Low-income countries, already burdened with debt, have call repeatedly to move to grant-based financing as opposed to more loans.

“I think you’ll agree with me when I say that we don’t have the luxury of going on like this. We need to change our approach to this existential threat,” Shukri added.

“I think you’ll agree with me when I say that we don’t have the luxury of going on like this. We need to change our approach to this existential threat,” said Egyptian Sameh Shukri.

Sean Gallup | Getty Images News |: Getty Images:

The push to meet this $100 billion financial pledge comes amid broader calls for rich countries to compensate vulnerable countries. as it becomes more difficult for many to live safely on a warming planet.

Climate reparations, sometimes called “loss and damage” payments, are widely expected to dominate the COP27 negotiations. These payments address the devastating effects of the climate crisis, from which countries cannot protect themselves because the risks are either unavoidable or they cannot afford them.

Indeed, for the first time ever, the topic of loss and damage financing was officially on the COP27 agenda. The issue was first raised by climate-vulnerable countries 30 years ago.

“We don’t want to be here asking for funds to respond to our losses and damages,” said a spokesman for the Small Island Alliance, which is made up of 39 small island and low-lying coastal developing countries, mostly in the Caribbean and the Caribbean. South Pacific Ocean.

“We don’t want to be treated as if you are doing us a favor by adding an agenda item or creating a voluntary fund,” they added.

“AOSIS is here to agree at COP27 the establishment of a new Loss and Damage Response Fund that will run until 2024. We are here so that we can return to our homes and not become climate displaced people in your homes. “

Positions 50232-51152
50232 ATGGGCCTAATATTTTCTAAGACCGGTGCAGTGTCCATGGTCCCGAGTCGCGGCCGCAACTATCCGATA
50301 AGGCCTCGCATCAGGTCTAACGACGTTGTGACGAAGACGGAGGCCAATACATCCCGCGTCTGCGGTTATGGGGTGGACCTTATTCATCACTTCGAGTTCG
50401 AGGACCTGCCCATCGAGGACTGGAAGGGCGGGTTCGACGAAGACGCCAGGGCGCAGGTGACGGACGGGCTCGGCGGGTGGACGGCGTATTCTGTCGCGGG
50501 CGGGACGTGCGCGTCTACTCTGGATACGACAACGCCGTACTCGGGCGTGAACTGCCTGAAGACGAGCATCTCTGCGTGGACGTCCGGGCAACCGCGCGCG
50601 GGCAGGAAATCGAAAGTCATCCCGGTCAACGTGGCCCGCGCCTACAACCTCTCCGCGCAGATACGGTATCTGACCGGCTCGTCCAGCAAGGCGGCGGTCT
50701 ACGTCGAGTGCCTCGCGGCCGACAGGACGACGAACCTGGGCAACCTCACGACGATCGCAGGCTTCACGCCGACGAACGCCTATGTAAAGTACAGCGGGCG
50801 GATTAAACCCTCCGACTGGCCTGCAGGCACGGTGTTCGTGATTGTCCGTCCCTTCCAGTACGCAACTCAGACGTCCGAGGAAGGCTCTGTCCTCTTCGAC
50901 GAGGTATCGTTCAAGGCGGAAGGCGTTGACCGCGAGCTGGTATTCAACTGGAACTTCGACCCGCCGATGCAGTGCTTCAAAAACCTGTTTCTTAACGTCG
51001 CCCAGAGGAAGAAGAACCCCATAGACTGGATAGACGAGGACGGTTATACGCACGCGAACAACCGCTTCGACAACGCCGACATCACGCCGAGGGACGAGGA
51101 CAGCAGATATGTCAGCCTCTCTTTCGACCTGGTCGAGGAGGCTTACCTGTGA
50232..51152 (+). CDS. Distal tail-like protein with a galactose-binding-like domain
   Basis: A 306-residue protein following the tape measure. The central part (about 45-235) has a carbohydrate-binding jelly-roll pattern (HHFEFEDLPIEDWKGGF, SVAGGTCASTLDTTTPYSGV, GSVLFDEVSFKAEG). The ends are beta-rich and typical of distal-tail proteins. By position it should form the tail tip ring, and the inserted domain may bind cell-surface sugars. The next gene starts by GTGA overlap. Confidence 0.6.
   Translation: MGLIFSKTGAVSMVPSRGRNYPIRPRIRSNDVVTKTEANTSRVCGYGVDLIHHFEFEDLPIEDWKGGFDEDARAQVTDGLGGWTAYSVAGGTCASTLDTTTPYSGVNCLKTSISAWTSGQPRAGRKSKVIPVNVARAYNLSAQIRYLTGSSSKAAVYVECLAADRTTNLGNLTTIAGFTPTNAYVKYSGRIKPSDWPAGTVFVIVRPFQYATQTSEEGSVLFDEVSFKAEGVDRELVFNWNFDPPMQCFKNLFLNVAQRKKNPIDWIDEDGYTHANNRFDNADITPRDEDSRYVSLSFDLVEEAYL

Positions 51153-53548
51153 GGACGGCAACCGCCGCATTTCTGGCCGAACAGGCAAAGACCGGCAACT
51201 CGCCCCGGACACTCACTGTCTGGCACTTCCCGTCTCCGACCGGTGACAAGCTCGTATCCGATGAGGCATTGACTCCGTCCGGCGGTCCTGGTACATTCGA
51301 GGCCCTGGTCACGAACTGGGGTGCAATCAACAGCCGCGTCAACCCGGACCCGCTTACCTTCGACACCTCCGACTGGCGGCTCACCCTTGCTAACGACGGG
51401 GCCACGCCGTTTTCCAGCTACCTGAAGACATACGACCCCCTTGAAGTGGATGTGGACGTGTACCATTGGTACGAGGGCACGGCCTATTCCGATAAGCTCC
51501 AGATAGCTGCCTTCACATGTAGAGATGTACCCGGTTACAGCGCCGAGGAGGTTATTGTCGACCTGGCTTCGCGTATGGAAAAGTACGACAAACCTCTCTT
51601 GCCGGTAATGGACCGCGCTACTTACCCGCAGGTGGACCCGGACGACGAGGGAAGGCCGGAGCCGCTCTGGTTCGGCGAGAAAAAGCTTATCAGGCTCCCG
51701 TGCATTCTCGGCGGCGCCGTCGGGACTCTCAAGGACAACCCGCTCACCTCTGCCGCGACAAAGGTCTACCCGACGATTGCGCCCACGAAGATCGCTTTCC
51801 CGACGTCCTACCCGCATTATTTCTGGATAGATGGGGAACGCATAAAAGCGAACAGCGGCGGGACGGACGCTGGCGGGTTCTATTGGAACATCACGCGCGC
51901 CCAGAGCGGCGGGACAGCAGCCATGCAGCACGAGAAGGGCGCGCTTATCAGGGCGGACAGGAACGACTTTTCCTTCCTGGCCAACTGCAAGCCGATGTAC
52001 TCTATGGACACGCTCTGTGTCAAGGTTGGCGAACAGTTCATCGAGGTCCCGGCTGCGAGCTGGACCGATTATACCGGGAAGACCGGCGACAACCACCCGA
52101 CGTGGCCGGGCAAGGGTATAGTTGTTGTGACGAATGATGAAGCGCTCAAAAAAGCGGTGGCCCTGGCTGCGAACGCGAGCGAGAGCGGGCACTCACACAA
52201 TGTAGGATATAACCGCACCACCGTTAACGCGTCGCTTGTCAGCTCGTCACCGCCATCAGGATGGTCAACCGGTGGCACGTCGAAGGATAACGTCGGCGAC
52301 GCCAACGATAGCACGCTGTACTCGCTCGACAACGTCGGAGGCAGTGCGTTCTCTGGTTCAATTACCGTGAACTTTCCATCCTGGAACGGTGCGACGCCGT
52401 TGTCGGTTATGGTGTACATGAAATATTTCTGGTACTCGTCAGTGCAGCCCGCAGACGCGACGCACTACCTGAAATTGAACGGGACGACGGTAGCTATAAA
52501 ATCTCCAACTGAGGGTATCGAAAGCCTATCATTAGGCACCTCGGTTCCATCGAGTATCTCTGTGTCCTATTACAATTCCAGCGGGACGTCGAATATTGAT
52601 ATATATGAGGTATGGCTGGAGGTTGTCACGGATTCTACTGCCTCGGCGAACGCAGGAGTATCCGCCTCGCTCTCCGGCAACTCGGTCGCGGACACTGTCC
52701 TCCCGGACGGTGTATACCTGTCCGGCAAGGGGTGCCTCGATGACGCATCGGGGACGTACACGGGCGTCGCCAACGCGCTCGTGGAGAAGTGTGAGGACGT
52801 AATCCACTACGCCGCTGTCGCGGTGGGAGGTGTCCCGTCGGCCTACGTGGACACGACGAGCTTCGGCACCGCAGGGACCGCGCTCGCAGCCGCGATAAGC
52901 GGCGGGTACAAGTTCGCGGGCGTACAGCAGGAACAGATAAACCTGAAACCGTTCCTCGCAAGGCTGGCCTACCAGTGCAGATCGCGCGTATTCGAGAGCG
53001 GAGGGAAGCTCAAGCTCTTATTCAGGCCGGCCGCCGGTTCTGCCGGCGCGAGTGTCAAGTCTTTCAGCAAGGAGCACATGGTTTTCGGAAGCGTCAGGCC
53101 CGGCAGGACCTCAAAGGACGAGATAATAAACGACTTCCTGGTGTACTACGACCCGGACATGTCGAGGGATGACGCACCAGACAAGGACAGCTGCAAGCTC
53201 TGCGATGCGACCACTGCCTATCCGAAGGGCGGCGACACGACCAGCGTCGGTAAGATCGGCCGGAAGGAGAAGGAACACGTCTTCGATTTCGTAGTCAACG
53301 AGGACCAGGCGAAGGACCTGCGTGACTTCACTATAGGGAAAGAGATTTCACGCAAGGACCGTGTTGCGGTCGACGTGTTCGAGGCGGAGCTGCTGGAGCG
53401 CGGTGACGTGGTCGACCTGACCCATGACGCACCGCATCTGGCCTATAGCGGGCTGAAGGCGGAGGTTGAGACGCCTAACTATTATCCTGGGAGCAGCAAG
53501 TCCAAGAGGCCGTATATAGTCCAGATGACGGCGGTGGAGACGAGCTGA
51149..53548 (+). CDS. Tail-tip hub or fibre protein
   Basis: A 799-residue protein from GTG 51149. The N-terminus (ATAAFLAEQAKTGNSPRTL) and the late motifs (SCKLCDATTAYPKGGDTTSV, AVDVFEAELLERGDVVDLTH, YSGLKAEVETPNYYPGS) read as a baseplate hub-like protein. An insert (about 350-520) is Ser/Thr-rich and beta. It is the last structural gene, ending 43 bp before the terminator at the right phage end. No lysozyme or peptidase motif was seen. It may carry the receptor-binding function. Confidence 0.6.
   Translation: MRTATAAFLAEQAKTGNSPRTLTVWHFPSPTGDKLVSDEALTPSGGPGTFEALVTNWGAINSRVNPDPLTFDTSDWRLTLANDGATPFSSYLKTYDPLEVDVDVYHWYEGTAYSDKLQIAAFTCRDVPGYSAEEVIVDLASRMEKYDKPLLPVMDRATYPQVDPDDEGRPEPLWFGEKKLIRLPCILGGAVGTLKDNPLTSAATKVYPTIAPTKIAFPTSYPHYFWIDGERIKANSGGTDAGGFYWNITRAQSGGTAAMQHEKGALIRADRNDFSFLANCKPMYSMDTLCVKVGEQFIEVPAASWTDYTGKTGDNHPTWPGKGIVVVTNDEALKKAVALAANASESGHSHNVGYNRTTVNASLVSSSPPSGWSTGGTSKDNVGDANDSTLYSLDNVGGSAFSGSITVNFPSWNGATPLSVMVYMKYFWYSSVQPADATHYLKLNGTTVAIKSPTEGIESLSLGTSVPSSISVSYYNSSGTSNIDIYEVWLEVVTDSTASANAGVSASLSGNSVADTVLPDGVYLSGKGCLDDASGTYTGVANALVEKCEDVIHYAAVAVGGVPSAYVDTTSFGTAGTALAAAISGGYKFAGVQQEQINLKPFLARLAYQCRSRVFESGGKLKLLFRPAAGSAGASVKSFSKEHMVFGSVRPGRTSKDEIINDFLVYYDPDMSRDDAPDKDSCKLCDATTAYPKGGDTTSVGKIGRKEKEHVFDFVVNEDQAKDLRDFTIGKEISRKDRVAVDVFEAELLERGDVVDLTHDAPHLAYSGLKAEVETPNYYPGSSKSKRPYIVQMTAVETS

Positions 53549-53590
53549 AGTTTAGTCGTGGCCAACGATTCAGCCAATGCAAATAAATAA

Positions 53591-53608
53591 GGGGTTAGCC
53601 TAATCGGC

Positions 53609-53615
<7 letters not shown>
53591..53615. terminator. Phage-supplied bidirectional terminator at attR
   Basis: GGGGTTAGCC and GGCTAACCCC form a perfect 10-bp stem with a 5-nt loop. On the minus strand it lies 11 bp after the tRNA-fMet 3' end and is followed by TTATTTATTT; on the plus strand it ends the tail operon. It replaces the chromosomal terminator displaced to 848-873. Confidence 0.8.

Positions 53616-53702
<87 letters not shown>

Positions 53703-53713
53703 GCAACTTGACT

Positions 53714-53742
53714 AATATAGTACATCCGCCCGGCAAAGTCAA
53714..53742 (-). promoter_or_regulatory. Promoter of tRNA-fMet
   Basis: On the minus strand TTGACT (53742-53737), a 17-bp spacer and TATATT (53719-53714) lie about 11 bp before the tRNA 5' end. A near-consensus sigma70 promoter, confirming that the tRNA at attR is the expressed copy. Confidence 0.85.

The UN sees three important lines of action

Shukri’s comments follow a flurry of encouraging reports from the United Nations and the World Meteorological Organization in recent days.

The United Nations Environment Program said late last month that there are “no reliable way“To cap global warming at 1.5 degrees Celsius. A separate UN report warned the world.nowhere near“It is hitting its targets to curb greenhouse gas emissions, and current plans estimate that global temperatures will rise by 2.5 degrees.

While that WMO: The amount of carbon dioxide, methane and nitrous oxide in the Earth’s atmosphere reached record levels last year. These are the three greenhouse gases responsible for trapping heat in the atmosphere and causing global warming.

UN Climate Change Executive Secretary Simon Steele on Sunday called on climate envoys from around the world to focus on three top priorities for COP27. He also doubled down on the need for high-income countries to financially support countries on the front lines of the climate emergency.

“First, we need to demonstrate the transition of this transformation to implementation,” Steele said. “Every corner of human activity must be aligned with our Paris Agreement, which seeks to limit temperature rise to 1.5 degrees.”

“The second line of action, we need to consolidate progress in these critical work streams: mitigation, adaptation, finance and, most importantly, loss and damage,” Steele said.

“Finally, the third line of action, we must strengthen the implementation of the principles of transparency and accountability throughout the process.”